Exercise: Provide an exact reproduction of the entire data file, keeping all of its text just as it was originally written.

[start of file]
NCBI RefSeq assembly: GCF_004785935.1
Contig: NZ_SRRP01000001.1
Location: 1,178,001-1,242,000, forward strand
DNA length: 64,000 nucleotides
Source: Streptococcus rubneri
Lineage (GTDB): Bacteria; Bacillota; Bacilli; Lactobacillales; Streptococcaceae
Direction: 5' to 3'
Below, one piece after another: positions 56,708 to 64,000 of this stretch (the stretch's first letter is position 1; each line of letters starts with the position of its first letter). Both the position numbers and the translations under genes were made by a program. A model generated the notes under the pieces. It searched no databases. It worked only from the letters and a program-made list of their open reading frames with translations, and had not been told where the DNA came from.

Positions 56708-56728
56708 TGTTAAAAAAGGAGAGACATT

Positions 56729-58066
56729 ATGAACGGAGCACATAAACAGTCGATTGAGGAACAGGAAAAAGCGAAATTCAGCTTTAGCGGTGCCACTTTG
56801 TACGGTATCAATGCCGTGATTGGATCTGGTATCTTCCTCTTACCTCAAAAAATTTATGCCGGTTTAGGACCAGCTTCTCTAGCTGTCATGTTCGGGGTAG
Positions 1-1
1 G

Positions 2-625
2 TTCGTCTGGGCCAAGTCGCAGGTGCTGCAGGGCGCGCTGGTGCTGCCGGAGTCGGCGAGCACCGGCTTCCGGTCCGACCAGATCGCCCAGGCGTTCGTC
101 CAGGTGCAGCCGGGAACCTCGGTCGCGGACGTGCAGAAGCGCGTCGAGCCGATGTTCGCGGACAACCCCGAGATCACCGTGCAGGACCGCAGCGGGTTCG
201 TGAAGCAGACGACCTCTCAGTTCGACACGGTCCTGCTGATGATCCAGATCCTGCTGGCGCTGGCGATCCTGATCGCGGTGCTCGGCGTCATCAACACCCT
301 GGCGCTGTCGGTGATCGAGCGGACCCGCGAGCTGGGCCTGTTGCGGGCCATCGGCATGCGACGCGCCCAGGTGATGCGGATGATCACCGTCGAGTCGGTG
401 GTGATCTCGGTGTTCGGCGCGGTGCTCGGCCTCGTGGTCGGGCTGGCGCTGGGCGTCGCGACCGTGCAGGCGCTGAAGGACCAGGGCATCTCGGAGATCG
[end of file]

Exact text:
NCBI RefSeq assembly: GCF_004785935.1
Contig: NZ_SRRP01000001.1
Location: 1,178,001-1,242,000, forward strand
DNA length: 64,000 nucleotides
Source: Streptococcus rubneri
Lineage (GTDB): Bacteria; Bacillota; Bacilli; Lactobacillales; Streptococcaceae
Direction: 5' to 3'
Below, one piece after another: positions 56,708 to 64,000 of this stretch (the stretch's first letter is position 1; each line of letters starts with the position of its first letter). Both the position numbers and the translations under genes were made by a program. A model generated the notes under the pieces. It searched no databases. It worked only from the letters and a program-made list of their open reading frames with translations, and had not been told where the DNA came from.

Positions 56708-56728
56708 TGTTAAAAAAGGAGAGACATT

Positions 56729-58066
56729 ATGAACGGAGCACATAAACAGTCGATTGAGGAACAGGAAAAAGCGAAATTCAGCTTTAGCGGTGCCACTTTG
56801 TACGGTATCAATGCCGTGATTGGATCTGGTATCTTCCTCTTACCTCAAAAAATTTATGCCGGTTTAGGACCAGCTTCTCTAGCTGTCATGTTCGGGGTAG
Positions 1-1
1 G

Positions 2-625
2 TTCGTCTGGGCCAAGTCGCAGGTGCTGCAGGGCGCGCTGGTGCTGCCGGAGTCGGCGAGCACCGGCTTCCGGTCCGACCAGATCGCCCAGGCGTTCGTC
101 CAGGTGCAGCCGGGAACCTCGGTCGCGGACGTGCAGAAGCGCGTCGAGCCGATGTTCGCGGACAACCCCGAGATCACCGTGCAGGACCGCAGCGGGTTCG
201 TGAAGCAGACGACCTCTCAGTTCGACACGGTCCTGCTGATGATCCAGATCCTGCTGGCGCTGGCGATCCTGATCGCGGTGCTCGGCGTCATCAACACCCT
301 GGCGCTGTCGGTGATCGAGCGGACCCGCGAGCTGGGCCTGTTGCGGGCCATCGGCATGCGACGCGCCCAGGTGATGCGGATGATCACCGTCGAGTCGGTG
401 GTGATCTCGGTGTTCGGCGCGGTGCTCGGCCTCGTGGTCGGGCTGGCGCTGGGCGTCGCGACCGTGCAGGCGCTGAAGGACCAGGGCATCTCGGAGATCG